I’ve been experimenting with video codecs and formats for uploading video to the web (Facebook, Youtube, etc.).
Encoding for the Web
To make a tiny file, you can encode files this way:
For better quality output, there are a number of variables you can control. I’m starting with two assumptions for the time being: I’m using the h264 codec and my target output format is mp4. For YouTube, flv would be better.
“-i foo.dv” just identifies the input file, and the rest of the options apply to the output file.
For my own future benefit, I will break down the options I’ve used: “-ab 128k” is the audio bitrate, “-ar 44100″ is the audio sampling frequency (44100 is the default anyhow); “-b 1200k” is the video bitrate; “-vc h264″ is the video codec; “-qscale 1″ sets the video quantizer scale (lower is better quality, use “-sameq” for the same quality); “-s 480×360″ is the target width and height. All of these variables can be changed to create a higher/lower quality file which is smaller/larger in size. These settings create a decent output file for people to download, but it will be resampled on uploading to websites for streaming.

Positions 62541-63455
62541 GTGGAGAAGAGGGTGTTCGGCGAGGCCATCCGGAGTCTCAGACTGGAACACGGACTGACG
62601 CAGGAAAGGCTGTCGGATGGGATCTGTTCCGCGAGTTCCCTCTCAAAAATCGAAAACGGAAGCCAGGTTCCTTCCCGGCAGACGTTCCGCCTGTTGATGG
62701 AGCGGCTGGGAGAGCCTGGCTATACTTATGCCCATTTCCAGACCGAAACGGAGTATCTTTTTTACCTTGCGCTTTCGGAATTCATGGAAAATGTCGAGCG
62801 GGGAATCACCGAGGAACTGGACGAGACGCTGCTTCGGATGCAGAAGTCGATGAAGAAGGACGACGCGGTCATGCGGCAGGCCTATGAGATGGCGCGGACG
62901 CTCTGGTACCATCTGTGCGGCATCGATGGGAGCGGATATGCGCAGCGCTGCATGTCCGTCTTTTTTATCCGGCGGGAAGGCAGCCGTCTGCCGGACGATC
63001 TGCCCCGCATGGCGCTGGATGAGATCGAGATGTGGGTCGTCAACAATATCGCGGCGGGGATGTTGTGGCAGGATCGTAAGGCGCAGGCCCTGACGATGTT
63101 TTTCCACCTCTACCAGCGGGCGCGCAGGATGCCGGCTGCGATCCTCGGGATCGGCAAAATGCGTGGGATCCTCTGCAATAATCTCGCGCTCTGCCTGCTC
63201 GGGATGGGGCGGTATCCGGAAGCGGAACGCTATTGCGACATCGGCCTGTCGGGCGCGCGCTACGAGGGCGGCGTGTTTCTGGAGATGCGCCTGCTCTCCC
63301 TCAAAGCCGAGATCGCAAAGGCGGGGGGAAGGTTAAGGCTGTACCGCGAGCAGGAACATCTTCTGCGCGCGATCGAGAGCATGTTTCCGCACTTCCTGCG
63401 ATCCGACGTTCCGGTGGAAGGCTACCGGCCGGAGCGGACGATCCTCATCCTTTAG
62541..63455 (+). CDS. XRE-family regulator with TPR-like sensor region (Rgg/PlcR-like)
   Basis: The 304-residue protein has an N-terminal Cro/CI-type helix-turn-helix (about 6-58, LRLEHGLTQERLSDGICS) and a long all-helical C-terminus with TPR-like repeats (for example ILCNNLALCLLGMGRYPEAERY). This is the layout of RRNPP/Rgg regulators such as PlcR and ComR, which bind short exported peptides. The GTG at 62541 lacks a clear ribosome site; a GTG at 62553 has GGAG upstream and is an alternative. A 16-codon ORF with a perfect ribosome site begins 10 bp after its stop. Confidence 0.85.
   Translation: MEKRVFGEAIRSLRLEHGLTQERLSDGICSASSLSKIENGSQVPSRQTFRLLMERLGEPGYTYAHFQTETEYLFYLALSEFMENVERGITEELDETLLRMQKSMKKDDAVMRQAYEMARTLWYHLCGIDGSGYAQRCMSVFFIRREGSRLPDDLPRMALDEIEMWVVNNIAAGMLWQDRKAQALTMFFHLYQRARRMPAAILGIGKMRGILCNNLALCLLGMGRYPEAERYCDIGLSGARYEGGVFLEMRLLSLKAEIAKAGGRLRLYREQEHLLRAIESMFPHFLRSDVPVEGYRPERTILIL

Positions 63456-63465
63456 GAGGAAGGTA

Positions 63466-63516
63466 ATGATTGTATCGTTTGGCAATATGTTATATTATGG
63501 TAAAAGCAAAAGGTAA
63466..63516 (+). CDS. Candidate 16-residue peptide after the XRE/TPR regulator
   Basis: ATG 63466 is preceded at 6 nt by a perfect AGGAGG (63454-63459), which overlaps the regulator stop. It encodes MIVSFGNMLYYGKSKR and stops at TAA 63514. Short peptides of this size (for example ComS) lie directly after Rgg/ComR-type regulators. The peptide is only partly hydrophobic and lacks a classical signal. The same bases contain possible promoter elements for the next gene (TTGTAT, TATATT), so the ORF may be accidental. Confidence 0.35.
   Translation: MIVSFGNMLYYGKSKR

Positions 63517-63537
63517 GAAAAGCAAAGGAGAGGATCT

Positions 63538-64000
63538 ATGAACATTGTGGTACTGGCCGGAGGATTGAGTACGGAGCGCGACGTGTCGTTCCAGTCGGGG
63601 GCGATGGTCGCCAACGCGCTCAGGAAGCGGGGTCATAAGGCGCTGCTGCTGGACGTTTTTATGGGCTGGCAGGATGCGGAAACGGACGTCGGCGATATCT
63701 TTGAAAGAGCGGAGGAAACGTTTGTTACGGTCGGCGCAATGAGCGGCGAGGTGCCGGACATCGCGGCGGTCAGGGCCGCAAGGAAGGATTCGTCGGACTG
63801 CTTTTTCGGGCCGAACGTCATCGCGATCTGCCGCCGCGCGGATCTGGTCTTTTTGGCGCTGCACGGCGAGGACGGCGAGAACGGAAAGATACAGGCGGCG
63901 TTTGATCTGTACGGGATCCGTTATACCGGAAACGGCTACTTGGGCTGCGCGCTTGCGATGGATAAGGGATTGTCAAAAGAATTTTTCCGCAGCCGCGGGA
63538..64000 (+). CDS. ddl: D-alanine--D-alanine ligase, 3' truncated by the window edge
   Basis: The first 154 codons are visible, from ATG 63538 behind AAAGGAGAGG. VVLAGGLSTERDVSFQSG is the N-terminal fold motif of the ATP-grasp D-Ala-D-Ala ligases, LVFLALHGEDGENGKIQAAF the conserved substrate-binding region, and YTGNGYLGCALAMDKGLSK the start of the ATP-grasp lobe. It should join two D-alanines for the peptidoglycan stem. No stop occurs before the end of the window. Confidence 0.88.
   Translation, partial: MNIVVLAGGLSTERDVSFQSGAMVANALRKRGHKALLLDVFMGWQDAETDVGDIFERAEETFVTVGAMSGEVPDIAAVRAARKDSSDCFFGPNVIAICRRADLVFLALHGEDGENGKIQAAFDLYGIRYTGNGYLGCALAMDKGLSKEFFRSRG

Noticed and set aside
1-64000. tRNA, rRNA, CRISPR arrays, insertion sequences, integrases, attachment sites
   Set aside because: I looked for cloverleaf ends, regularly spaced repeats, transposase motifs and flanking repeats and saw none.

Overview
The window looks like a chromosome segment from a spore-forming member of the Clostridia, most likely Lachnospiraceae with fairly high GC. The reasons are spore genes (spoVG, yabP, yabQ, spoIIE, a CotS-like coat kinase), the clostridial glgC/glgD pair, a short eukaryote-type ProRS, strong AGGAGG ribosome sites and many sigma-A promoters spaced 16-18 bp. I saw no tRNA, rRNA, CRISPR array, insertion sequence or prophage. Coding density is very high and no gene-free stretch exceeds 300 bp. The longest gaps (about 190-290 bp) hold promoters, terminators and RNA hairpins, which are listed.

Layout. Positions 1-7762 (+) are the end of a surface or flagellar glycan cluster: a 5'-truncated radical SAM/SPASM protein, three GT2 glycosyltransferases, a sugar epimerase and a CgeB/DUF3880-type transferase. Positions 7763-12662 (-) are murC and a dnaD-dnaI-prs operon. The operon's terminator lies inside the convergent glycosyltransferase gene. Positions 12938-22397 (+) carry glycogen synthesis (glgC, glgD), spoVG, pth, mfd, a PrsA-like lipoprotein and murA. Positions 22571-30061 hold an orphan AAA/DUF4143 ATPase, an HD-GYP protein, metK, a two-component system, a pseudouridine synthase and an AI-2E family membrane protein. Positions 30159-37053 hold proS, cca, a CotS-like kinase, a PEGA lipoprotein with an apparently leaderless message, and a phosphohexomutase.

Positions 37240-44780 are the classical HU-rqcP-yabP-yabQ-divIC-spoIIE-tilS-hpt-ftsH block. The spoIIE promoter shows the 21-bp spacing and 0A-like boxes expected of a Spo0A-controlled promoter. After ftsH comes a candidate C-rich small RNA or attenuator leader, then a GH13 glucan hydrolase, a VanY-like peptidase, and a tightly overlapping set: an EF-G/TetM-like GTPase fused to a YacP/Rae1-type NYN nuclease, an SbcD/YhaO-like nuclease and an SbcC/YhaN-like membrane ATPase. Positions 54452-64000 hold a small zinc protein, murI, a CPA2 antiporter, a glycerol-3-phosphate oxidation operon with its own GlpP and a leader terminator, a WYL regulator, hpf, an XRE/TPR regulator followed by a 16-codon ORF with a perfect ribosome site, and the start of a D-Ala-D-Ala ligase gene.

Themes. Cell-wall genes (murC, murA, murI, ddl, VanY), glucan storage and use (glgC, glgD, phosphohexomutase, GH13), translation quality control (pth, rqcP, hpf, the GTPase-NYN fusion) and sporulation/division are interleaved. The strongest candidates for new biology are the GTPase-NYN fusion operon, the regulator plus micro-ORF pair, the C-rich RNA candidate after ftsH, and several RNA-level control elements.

If you just want to do a quick trim of the clip before uploading, I’ve found this is an easy way to do it. First play the video:
Note the start and end points you want, then run the ffmpeg command with “-ss NN” for the starting point in seconds and “-t NN” for the duration. That allows you to trim either the start or end of the clip without having to break out Cinelerra or Kino. By the way, I’ve got a pile of switches enabled on mplayer, but the only one that really matters is “-osdlevel 3″ so you can see the counter.
Some Youtube guidance on formats here: http://www.google.com/support/youtube/bin/answer.py?answer=132460&safe=off
Facebook format details are found here. You could use this command and vary the qscale and bitrate to get a reasonable file size:
Vimeo format recommendations give specific values for bit rates and codecs as follows for high quality:
For HD video on Vimeo:
“-s hd720″ tells ffmpeg to create 1280×720 output.
Sources of Information
This video is a good ffmpeg intro: http://www.linuxjournal.com/video/linux-howto-video-editing-magic-ffmpeg
For Youtube uploads, they use the following command. The presenter explains that these parameters are good for Youtube because they will not be re-encoded on upload:
He also shows how to crop and letterbox using ffmpeg and even creates a moving spotlight. He also uses the “-loop_input” ffmpeg switch in order to make a 10 second clip of a still frame. Very handy!
Here is an explanation of how to use ffmpeg for screencasting.
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